"In a troubled world, I pray the Lord to keep, keep hatred from the mighty,
and the mighty from the small…"
- Stevie Wonder
The first picture in a young artist’s portfolio is almost always a self-portrait. Likewise, the Mo-Town musicians created their first music about what was going on in their own lives with titles like "I Can't Help Myself". As the decade progressed, these musicians focused on the larger community. Artists like Marvin Gaye turned outward and helped shape the world by asking "What’s goin’ on?"
The previous decade of the 1950’s created a culture built around the car, a nationwide interstate system, and segregation. However, it was the radio in those cars which began to change the culture of America. The 1960’s welcomed leaders like President Kennedy and Martin Luther King Jr. They gave soaring speeches across the airwaves of black and white television. These speeches established a goal to land on the moon by the end of the decade and asked a segregated people to "… lift our nation from the quick sands of racial injustice to the solid rock of brotherhood." All the while, it was the radio waves and the music of Berry Gordy, Smokey Robinson and Diana Ross that effectively reached across the racial divide. Their music trained the ears of all young Americans to hear our common melody – Motown. John F. Kennedy, Martin Luther King Jr. and the Motown artists collectively taught us to set goals, right wrongs and "reach out" to each other.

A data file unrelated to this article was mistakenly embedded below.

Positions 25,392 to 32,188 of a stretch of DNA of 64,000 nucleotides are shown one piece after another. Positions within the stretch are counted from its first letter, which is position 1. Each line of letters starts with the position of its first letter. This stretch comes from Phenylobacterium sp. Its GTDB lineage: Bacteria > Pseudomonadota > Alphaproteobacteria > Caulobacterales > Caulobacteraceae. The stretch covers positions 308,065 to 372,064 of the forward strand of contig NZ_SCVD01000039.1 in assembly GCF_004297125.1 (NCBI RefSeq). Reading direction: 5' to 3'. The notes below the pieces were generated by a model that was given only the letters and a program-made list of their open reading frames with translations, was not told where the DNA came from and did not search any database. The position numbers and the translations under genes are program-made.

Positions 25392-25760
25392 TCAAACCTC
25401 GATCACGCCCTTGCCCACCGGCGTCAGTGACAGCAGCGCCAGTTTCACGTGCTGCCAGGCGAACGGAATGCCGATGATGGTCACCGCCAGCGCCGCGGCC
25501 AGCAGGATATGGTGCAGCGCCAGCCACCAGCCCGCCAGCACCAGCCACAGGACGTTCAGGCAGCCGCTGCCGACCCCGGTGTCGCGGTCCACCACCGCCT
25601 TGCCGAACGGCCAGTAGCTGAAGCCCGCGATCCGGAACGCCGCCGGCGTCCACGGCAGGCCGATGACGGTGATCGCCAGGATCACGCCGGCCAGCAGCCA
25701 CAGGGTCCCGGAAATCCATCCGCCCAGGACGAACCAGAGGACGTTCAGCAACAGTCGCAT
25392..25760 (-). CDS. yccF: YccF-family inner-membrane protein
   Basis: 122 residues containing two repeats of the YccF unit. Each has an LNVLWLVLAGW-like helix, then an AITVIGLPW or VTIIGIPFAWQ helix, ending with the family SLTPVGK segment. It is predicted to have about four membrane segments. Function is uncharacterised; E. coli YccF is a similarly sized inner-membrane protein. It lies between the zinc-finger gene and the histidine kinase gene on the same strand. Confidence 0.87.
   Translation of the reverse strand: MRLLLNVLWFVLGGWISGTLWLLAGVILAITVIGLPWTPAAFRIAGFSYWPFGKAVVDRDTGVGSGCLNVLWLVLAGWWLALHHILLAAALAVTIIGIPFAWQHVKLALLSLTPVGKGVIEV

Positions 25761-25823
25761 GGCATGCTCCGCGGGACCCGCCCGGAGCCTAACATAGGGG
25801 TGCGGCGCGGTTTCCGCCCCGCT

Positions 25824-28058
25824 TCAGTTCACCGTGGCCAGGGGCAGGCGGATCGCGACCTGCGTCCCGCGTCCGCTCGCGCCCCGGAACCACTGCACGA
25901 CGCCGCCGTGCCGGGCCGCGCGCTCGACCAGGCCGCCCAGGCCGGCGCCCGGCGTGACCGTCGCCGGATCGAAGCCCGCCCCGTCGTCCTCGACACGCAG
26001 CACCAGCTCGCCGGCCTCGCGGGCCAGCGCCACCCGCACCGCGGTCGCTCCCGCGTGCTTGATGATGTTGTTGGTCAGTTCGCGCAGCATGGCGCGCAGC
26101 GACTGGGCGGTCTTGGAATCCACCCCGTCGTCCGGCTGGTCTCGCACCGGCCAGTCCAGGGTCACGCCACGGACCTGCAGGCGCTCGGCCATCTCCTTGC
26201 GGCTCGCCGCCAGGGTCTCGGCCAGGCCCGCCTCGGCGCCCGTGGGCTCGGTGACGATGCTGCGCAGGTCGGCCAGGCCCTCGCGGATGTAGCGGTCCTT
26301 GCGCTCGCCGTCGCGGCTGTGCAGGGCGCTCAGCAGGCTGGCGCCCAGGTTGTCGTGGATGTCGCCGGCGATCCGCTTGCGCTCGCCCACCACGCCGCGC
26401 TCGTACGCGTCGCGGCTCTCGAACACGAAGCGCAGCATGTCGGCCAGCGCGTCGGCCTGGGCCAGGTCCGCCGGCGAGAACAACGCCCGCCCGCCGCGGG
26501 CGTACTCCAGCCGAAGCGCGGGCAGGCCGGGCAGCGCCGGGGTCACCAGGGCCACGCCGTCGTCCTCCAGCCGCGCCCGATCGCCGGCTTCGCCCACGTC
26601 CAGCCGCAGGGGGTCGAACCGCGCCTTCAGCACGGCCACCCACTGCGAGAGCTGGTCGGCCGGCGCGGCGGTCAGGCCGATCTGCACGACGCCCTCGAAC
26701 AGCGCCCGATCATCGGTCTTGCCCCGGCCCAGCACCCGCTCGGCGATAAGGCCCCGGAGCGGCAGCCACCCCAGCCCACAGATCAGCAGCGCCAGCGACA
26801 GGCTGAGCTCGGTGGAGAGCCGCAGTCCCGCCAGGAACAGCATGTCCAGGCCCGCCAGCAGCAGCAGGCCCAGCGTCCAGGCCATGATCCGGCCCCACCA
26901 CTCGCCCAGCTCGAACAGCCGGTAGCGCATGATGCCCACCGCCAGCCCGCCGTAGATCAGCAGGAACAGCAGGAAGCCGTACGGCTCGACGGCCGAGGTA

To change a troubled world one must change the culture. It was the Motown greats who helped create the modern America. They are part of the reason segregated schools and separate water fountains are something a student today only finds in a history book about a by-gone age. It was the musicians like Stevie Wonder who lived in a crumbling society of "separate but equal" yet built a soundtrack of tolerance, justice and understanding. It was the music that changed America.
The past two weeks, students of Edison and Will Rogers Elementary learned about Motown and the "Core Four" (Work Hard, Never Give Up, Be Fit and Do Your Best). Their master teachers Alyx and Maki have taught them with excellence.
Elementary Fine Arts Coordinator
Hobbs Municipal Schools